Vesak Message 2017

Posted by on May 10, 2017


The occasion of Vesak is a time to reflect on the Buddha, his enlightenment and the benefit he brought to the world through his teachings, the Dhamma. It is a time to reaffirm our faith in the Triple Gem and our commitment to practise and apply the Dhamma in our lives.

The Dhamma serves to prepare our minds to face the unexpected, to deal with whatever situations that arise in our lives: old age, sickness, death, natural or man-made calamities and other misfortunes.

We prepare our minds to weather all situations by cultivating a deep sense of faith and devotion towards the Buddha, and through the development of the Four Foundations of Mindfulness:  mindfulness on the body, feelings, mind, and Dhamma[1]. As we develop the Four Foundations of Mindfulness, we will gradually become more aware of the true nature of life and will be able to see things as they truly are – impermanent, unsatisfactory, and non-self (ANICCA, DUKKHA, ANATTA).

In the process of developing our minds, it is essential to have the guidance of teachers who have walked the path and their encouragement in order for us to persevere in overcoming obstacles and obscurations. Once we have learned how to bring whatever obstacles that arise into the path of practice, we will experience transformation within ourselves and develop greater confidence in the Dhamma. This will enable us to eventually gain insight into the true nature of life. Then we will be able to remain equanimous whatever happens. We will be able to accept things as they come, whether the situation be positive, negative or neutral.  This is the power of the Dhamma, the power of understanding the truth.

We are living in very turbulent and uncertain times.  While we ourselves may be able to carry on our lives in relative peace, we cannot be complacent. Whatever happens in other parts of the world – conflicts, disasters, and so on – will affect us indirectly, if not directly.  We will start to see suffering manifesting before our very eyes, greater suffering than we can presently imagine.

As the Dhamma unfolds, we must use this opportunity to spur on our practice, and not continue to live in a careless or carefree manner. We must learn to appreciate everything we have – food, clothing, shelter – when we see how many millions of people are displaced. Above all, we must cherish our precious human life and make good use of our lives for something higher than simply acquiring worldly gains and clamouring for more and more comforts and luxuries.

The process of awakening involves the realisation of the nature of the world – both the inner and outer world. The more conflict there is in the outer world, the more we need to have greater peace and stillness in the inner world in order to maintain balance. That is why the Dhamma is so important, to provide inner peace of mind and prepare us to face the challenges of this time.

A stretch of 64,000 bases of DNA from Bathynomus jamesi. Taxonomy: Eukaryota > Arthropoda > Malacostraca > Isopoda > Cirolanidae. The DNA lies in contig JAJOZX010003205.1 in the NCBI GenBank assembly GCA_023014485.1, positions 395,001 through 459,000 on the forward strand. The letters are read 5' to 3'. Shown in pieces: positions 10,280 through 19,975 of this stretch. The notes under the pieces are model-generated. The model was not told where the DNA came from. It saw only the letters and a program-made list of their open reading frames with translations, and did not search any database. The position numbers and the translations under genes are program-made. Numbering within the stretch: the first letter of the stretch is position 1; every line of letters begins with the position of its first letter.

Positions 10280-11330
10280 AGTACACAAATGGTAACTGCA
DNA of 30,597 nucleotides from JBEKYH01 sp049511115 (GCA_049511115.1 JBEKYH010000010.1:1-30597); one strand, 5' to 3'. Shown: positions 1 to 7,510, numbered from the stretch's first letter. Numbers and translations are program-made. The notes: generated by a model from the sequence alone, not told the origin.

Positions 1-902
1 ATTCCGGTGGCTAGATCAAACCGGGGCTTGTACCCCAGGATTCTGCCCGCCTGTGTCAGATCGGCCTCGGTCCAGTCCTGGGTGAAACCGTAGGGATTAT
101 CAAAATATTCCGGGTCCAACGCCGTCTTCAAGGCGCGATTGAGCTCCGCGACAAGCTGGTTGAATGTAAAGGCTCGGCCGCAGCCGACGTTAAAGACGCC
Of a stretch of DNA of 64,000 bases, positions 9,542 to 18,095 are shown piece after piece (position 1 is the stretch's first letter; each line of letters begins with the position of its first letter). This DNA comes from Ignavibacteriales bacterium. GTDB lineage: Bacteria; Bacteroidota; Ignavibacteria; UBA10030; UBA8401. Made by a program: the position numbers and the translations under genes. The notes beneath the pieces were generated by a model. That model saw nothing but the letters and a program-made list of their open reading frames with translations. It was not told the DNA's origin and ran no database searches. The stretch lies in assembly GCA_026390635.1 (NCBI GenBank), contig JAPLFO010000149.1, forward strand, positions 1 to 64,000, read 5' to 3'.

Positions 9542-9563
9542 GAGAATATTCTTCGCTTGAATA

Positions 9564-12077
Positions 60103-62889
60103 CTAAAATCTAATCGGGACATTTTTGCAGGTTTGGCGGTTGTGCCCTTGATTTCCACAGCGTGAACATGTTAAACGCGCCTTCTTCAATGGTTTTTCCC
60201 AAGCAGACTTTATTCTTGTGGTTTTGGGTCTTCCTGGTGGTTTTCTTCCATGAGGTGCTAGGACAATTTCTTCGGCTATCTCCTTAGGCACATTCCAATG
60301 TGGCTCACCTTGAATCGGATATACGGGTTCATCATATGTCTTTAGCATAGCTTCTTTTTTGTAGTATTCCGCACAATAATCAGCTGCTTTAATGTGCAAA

In turbulent times, taking refuge in the Buddha, Dhamma and Sangha is the most important thing we can do. We must take refuge deep from our hearts, again and again, until refuge becomes part and parcel of our being. Then whatever happens we will always have the blessings, guidance and protection of the Triple Gem.

It is also important to dedicate merits, to pray for the peace, harmony and stability of the world; and to make aspirations, to reaffirm our commitment to walk the Dhamma’s path – a path of peace – in the midst of conflict and strife.  Furthermore, we must come together as like-minded people, to support each other both spiritually and physically through this difficult period.

During this period, as our eyes are opened to the unsatisfactory nature of samsaric existence we will experience a greater shift in consciousness. We will see the urgency of Dhamma practice, and we will also have greater opportunity to extend loving-kindness and compassion to those who are suffering.

We must take whatever arises onto the Dhamma’s path. If we can recall how the Buddha used different circumstances over countless lifetimes to perfect virtues such as generosity, patience, determination and so on, we will also have the courage and determination to use the circumstances in our own lives in the same way. On this occasion of Vesak, let us reaffirm our commitment to live according to the Dhamma and to walk the noble path in order to free ourselves, and others, from all suffering.

May we extend our thoughts of loving-kindness to all, that may all beings be well and happy.



[1] For more further explanation about the Four Foundations of Mindfulness, see Venerable Mahinda (Aloka Foundation, 2014) “Awakening with Mettapp. 54-66.